Big Wall Climbing Harness Review
What is the best harness for big wall climbing and aid climbing? We took four of the best big wall harnesses and put them head to head. We evaluated these harnesses in five main areas: comfort, adjustability, comfort while sleeping, gear loops, and ease of free climbing.
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Test Results and Ratings
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Analysis and Award Winners
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Analysis and Test Results
Comfort is the most important factor and we gave it a lot of weight in our scores. The most comfortable harness is the Metolius Waldo. Every other harness was reasonably comfortable but this harness stood out because of its extra wide and soft leg and waist straps. There is a reason you see so many gym course-setters using this harness. The Yates Shield was the second most comfortable and also has wide leg and waist belts with fuzzy lining.
The Petzl Calidris was the most easily adjustable. It was the only big wall harness in our review with speed adjust buckles. It has two buckles at the waist for keeping the belay loop at the center. We love speed adjust buckles but some people, especially in the big wall environment where you don't adjust your harness much, prefer the standard buckles. The Yates and Misty harnesses also were very adjustable. The Metolius Waldo had the most adjustable leg loops in some ways due to its 3-d system. But it also was one of the few harnesses where the extra leg loop material just wouldn't stay tucked away.
Comfort While Sleeping
The Black Big Gun and the Misty Mountain Titan let you remove the leg loops and are comfy to sleep in. The Yates Shield let you remove the leg loops but still has some big stiff webbing pieces sticking out the side. The Calidris and Waldo don't let you remove the leg loops at all…which is a bummer. That said, I prefer to take my harness off complete when sleeping and use a two-inch swami belt (or thinner). So it comes down to your sleeping style.
The Metolius Waldo was the only harness with super strong gear loops (rated to 2250lb). This allows you to confidently hang anything off it, such as a portaledge when you are moving things from under the bag to the hanging bivy. We also like how the loops are super perky and stick straight out. They are easy to clip and don't get pulled down flat when weighted. I have never broken a gear loop on another harness, but that is partially because I am always afraid to hang something heavy and important. Most other gear loops were adequate. The Big Gun and the Shield have tons of places to clip stuff. Some people will love this. I find that having too many gear loops is redundant and leads to clutter. If you actually clip stuff to every gear loop it is hard to get to the ones that overlap each other.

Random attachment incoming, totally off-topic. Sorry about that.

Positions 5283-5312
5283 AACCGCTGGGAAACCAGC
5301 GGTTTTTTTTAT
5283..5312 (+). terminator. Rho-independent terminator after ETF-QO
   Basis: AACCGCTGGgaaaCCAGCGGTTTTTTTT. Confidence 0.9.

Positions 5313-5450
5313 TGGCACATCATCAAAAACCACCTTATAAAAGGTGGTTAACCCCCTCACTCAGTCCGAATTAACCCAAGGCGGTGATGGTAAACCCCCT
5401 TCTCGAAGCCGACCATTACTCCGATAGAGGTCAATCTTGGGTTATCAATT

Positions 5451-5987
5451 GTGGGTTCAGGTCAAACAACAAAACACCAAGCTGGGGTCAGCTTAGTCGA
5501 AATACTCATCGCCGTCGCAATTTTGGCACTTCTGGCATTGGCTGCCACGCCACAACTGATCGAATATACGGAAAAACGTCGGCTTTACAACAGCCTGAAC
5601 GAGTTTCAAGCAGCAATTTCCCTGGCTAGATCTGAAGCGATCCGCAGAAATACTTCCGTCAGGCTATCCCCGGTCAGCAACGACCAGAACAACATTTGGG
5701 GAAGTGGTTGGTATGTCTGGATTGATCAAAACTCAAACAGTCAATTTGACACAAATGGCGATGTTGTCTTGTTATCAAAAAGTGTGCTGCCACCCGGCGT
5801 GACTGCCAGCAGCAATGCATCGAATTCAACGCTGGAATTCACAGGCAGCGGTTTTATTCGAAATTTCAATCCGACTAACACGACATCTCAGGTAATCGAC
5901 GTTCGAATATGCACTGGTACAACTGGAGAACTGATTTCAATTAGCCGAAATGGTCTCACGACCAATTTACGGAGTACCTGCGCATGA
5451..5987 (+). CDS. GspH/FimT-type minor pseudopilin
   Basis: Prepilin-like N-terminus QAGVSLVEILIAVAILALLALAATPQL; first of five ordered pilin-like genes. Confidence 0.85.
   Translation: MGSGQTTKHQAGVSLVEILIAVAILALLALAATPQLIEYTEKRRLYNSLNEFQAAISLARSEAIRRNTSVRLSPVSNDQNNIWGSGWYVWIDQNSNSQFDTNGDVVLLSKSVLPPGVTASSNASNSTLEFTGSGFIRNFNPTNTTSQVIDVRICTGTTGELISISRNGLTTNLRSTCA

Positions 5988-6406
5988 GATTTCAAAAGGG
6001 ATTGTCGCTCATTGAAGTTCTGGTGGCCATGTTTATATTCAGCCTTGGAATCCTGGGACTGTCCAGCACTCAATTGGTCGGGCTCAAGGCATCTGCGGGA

The Calidris was the best to free climb in. It is light, breathes well, and there is not a lot of stuff sticking out to get caught in chimneys and offwidths. For a wall like The Nose or Half Dome, a big harness like the Yates Shield or Waldo can be heavy and cumbersome. Also, Calidris is one of the few harnesses to consider using as an everyday harness for gym climbing, trad climbing, and multi-pitch. This makes it a very versatile harness that can be used year round. The Misty Titan and Black Diamond Big Gun were also relatively light. But they are right at the border of being a harness I would consider taking on The Nose-in-a-day (usually I take a normal free climbing harness). The Yates Shield and Waldo are great serious aid route harnesses but I would not use them on a climb that involved lots of free climbing.
The Waldo and Big Gun are the only harnesses that come with two belay loops. I used to thing this was overkill but now I am pretty sold on it. Two belay loops gives you more options with daisy chain configurations and is great for any time your harness is loaded in two directions. For example, if you are ascending a rope you can have your top ascender attached to one belay loop and your back up knots attached to the other belay loop. Or when you are rappeling the East Ledges descent on El Capitan, you can have the haul bag into one belay loop and your rappel device into the other.
Another feature is a hammer holster. Because nailing is becoming more and more obsolete, I don't really care about this feature. But if you climb tons of hard aid, Yates is the only harness with a built in burly hammer holster. The hammer holster for the BD Big Gun does not work that well. The Metolius Waldo has gear loops that can be used as hammer holsters.
When it comes to wearing a harness on a big wall, the most significant factor is almost always its comfort around your waist and legs. However, depending on your personal preferences and climbing needs, other factors can vary in importance. Hopefully this review will assist you in the marketplace of harnesses. Before you buy a big wall harness, read our Big Wall Harness Buying Advice article, which offers further guidance in the process of purchasing the right harness.
— Chris McNamara
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